The scope of the winter storm has been nearly unprecedented, stretching from the Great Lakes near Canada to the Rio Grande along the border with Mexico. About 60% of the U.S. population faced some sort of winter weather advisory or warning, and temperatures plummeted drastically below normal from east of the Rocky Mountains to the Appalachians.

Travelers’ weather woes are likely to continue, with hundreds of flight cancellations already and more expected after a bomb cyclone — when atmospheric pressure drops very quickly in a strong storm — developed near the Great Lakes, stirring up blizzard conditions, including heavy winds and snow. Some 1,707 domestic and international flights were canceled on Sunday as of about 2 p.m.

The Buffalo Niagara International Airport will remain closed through Wednesday at 11 a.m. Buffalo Niagara International Airport plays an essential role in the development of business and tourism in the Buffalo Niagara region. Buffalo Niagara International Airport has up to 100 nonstop flights per day serving 31 airport destinations and beyond. Meanwhile, the Niagara Falls International Airport reopened Sunday night.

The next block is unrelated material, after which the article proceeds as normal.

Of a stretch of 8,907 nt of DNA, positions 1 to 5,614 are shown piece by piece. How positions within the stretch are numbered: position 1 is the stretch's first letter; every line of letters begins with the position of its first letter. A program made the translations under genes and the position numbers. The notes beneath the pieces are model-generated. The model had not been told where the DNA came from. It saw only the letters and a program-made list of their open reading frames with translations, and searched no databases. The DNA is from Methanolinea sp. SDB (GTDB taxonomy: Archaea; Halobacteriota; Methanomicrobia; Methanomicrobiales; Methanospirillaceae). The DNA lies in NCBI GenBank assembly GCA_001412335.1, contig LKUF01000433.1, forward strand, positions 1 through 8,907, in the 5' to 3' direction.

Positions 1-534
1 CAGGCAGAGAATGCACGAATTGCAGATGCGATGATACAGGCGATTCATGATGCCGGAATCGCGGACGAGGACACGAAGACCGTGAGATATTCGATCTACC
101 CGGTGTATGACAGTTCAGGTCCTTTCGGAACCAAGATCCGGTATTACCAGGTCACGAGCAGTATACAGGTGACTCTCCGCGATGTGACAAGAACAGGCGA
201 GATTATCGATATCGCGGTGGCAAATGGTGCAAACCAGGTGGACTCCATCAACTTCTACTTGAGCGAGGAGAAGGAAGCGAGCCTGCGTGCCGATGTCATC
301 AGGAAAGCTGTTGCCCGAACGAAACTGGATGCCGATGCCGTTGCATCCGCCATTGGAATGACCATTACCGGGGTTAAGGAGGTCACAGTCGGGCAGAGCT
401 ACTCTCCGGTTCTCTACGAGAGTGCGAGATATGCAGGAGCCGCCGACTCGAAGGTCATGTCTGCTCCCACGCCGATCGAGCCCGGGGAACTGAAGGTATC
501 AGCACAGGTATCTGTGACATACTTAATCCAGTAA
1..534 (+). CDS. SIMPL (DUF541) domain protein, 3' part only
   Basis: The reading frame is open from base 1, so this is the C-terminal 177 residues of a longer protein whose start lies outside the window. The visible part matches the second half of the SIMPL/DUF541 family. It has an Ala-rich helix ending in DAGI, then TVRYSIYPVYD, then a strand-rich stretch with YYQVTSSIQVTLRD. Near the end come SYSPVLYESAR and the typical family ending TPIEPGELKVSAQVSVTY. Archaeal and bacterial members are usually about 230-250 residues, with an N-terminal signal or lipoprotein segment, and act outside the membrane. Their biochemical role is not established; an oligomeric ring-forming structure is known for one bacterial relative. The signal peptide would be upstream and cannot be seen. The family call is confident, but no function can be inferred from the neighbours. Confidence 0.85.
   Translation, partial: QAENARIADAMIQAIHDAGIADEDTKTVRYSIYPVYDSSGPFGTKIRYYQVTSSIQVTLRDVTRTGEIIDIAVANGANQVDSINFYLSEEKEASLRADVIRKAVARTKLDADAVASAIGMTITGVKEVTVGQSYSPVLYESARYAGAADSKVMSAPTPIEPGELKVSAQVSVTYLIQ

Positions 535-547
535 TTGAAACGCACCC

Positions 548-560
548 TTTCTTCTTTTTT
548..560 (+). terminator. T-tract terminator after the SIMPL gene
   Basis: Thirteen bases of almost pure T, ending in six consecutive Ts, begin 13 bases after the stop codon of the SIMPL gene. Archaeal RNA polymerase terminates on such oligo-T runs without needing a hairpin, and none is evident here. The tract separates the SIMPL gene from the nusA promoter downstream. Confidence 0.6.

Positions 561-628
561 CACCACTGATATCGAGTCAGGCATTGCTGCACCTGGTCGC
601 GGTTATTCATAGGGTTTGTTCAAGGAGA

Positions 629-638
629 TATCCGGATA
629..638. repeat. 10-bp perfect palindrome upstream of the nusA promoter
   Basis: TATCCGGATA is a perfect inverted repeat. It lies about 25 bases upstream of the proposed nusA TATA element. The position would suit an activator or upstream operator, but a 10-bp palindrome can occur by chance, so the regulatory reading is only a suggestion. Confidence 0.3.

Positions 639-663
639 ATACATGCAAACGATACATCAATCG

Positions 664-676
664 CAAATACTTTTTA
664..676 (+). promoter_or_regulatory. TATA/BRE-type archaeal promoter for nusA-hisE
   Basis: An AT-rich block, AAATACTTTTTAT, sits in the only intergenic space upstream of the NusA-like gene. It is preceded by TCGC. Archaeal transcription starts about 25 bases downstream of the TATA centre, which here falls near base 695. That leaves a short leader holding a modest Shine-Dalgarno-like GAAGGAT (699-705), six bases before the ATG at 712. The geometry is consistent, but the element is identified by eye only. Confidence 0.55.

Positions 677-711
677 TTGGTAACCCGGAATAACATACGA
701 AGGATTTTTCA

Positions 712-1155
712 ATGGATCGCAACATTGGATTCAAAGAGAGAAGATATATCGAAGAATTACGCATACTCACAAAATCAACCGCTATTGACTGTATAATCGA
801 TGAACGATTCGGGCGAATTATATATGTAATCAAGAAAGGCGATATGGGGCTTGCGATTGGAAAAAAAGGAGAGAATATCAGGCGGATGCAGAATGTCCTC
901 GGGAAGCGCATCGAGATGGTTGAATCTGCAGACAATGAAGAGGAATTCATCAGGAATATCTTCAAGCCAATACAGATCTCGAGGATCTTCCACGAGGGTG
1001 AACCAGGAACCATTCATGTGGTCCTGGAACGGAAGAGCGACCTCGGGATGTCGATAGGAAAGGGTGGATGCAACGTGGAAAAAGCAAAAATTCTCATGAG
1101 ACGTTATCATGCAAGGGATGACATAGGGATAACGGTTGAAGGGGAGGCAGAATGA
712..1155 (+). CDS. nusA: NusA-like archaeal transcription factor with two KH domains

Severe weather will also likely trigger flight delays and cancellations at airports across the affected region, including but not limited to San Francisco International Airport.

Localized business disruptions may occur in flood- or tornado-hit areas; some businesses might not operate at full capacity because of damage to facilities, possible evacuations, and some employees’ inability to reach work sites. Monitor local media for updated emergency and weather information. Confirm flights. Charge battery-powered devices in the case of prolonged electricity outages.